This is just a bit of report about the Brisbane leg of the Mark Fordham tour and the Jobs with Justice campaign.
Mark did three successful meetings. About 50 attended the West End meeting on Sunday afternoon. This meeting was followed by lots of questions from the floor.
On Monday about 40 people came to the meeting at the University of Queensland and about 15 people came to the meeting organised on very short notice at the Queensland University of Technology.
Between the West End meeting and the UQ meeting we raised about $250 which went toward getting the Jobs for Justice statement published into today’s Australian in a quarter page add on page 8.
Both the UQ and the QUT meeting in Brisbane was jointly hosted with the National Terriary Education Union and resolutions were passed urging the NTEU to take up the campaign with more vigor. All three meeting voted to endorse the Jobs with Justice statement.
On the Monday afternoon Mark had a face to face meeting with Gwen Taylor, the Indigenous Officer with the Queensland Council of Unions who unfortunately had been on leave in the run up to the tour.
Today about 17 people came to the speakout demanding Jobs with Justice at Centrelink (see attached photo’s).
Mark was very well received by the audiences he spoke in front of. Many people commented that his story was inspiring. Dozens of people who attended the meetings added their names to our contact sheets and signed the Jobs With Justice petition.
The NTEU on the campuses have offered support to the anti-intervention student groups we are building at UQ and QUT. This is a real boost for the campaign and something Mark and ourselves are pleased with.
Mark himself said he was greatful for all the support he has recieved here in Brisbane. He has already emailed the people in the NT communities and told them about the great support from ARC, the student groups and the unions. Mark said the efforts of everyone involved here will remind the people in the communities that they are not alone and have people in the cities standing with them.
Overall the meetings and actions for Jobs With Justice have been a great success. We’re now in a good position to push on from here and build a stronger campaign agains the NT Intervention.
Below is a report in today’s Sydney Morning Herald about today’s rallies. Attached are two photos from the Brisbane protest.
Govt slammed for Aboriginal ‘enslavement’
October 29, 2010 – 4:09PM
Campaigners have slammed the federal government for its failure to boost Aboriginal job prospects, claiming the Northern Territory intervention enslaves communities.
Protesters at rallies in Sydney, Alice Springs, Melbourne and Brisbane angrily claimed the legislation had been an attempt to “destroy a race”.
Welfare quarantining was the cornerstone of the Howard government’s 2007 intervention, designed to tackle child abuse in remote indigenous communities.
But three years on, campaigners told the Sydney demonstration that Aboriginal workers were being treated “like slaves” as they worked for as little as $4 an hour.
Calling for the NT intervention to be binned, speakers said Community Development Employment Project (CDEP) positions should become fully waged jobs.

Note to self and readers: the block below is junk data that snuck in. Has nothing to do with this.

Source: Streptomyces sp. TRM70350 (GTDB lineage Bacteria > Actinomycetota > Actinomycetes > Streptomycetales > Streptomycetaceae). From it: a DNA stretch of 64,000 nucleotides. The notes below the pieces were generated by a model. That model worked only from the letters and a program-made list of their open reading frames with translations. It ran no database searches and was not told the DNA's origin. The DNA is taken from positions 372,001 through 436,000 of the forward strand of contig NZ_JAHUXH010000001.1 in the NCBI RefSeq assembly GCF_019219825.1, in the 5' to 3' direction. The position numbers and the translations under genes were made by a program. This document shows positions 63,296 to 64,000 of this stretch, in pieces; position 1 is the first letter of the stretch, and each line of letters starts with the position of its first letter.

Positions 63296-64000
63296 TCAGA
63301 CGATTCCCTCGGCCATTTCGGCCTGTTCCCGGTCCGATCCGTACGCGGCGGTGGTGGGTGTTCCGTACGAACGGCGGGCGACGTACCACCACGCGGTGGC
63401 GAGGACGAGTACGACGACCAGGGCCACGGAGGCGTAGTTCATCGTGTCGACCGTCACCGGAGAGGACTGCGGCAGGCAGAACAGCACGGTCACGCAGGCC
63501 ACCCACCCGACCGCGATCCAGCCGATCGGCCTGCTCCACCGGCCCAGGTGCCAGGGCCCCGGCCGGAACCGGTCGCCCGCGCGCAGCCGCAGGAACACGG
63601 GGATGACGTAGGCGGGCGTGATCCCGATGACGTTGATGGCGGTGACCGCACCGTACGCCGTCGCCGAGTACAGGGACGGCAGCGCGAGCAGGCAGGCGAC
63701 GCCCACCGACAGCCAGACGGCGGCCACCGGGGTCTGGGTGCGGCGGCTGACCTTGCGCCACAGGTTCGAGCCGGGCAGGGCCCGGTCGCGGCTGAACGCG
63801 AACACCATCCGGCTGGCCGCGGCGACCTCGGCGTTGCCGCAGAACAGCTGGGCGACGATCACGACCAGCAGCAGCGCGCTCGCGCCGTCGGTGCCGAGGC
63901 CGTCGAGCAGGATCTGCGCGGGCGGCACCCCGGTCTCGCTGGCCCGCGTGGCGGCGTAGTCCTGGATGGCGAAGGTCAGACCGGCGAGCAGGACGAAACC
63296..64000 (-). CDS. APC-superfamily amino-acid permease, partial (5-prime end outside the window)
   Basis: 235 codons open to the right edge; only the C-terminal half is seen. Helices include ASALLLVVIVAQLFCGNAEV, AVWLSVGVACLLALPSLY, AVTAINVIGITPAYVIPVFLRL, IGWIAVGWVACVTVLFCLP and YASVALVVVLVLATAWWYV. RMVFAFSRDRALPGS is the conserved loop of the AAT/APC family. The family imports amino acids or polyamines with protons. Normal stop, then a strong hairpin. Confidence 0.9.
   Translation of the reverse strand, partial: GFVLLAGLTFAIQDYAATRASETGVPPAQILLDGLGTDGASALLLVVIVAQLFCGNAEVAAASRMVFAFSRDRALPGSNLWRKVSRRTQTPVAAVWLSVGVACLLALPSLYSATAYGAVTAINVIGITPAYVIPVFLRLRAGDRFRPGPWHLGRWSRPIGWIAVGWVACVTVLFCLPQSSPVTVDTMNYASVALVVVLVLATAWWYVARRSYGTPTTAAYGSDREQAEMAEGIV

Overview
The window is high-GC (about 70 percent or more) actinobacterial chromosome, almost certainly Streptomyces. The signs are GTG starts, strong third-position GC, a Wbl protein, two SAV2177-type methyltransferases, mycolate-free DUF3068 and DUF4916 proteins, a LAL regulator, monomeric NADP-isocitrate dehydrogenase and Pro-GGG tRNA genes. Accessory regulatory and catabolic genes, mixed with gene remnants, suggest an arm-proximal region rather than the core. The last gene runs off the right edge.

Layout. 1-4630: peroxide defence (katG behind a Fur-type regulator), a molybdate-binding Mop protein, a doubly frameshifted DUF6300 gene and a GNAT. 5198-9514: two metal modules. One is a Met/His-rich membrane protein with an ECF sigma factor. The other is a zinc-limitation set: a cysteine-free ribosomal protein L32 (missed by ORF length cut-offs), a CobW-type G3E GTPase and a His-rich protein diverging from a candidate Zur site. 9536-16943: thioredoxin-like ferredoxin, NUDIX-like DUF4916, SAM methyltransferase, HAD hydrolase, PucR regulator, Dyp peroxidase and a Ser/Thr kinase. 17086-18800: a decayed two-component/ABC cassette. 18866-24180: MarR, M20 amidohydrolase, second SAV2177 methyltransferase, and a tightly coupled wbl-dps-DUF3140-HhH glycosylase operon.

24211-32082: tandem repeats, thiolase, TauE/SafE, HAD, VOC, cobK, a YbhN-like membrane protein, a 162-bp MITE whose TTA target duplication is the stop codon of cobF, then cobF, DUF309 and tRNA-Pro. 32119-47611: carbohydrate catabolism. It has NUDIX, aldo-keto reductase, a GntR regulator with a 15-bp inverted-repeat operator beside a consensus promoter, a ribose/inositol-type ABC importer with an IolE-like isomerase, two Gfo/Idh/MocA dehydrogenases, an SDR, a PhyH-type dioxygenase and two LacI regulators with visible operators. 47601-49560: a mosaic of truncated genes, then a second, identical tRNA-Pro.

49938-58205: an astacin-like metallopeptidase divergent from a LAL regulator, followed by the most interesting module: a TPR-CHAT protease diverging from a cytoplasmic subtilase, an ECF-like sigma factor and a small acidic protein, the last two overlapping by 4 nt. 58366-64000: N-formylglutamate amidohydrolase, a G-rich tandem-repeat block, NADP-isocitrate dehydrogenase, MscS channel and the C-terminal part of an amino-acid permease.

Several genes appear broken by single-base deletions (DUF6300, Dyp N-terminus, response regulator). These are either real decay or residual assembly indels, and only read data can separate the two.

Campaign members also placed advertisements in national newspapers published Friday calling for “jobs with justice”.
Speaking to more than 150 supporters outside Sydney Town Hall, Rosalie Kunoth-Monks, an Aboriginal campaigner, said: “Our people in the Northern Territory are traumatised to such an extent that we do not know who to turn to.
“Action is needed to say no to the Northern Territory intervention.”
She said it “speaks volumes” that the federal government bypassed the racial discrimination act to implement the legislation.
“The legislation was to destroy a culture, destroy a race – these people have been here for thousands of years. That is wrong by any standard.”
Under Indigenous Affairs Minister Jenny Macklin’s new CDEP scheme, Aboriginal workers are being required to work 16 hours a week, providing vital civil services to townships, only to be paid in credit on a BasicsCard.
Barbara Shaw, spokeswoman for the Intervention Rollback Action Group, said: “Aboriginal workers tell us they are being treated like slaves, being forced to work for the BasicsCard.
“This is a breach of our fundamental human rights.”
Protesters also said the high-profile GenerationOne campaign, a not-for-profit movement aimed at ending the disparity between indigenous and non-indigenous Australians, was doing more harm than good.
Jean Parker, of Stop the Intervention Collective, said the government had been hypocritical in backing the scheme, founded by Andrew Forrest, head of Pilbara iron ore miner Fortescue Metals.
“What’s really disgraceful is that these people – who own the casinos and the mines – have the support of the Labor government,” she said.
“But who doesn’t have the support of the government – the Aboriginal community. It’s utter hypocrisy.”
Bev Manton, chairwoman of the New South Wales Aboriginal Land Council (NSWALC), backed the rallies, saying the NT intervention “has been an abject failure on a raft of levels”.
“Apart from the physical and psychological harm done to its victims, one of its most damaging legacies has been the gradual dismantling of CDEP,” she added.
“The fate of Aboriginal labour needs to be in the hands of Aboriginal people,” she said.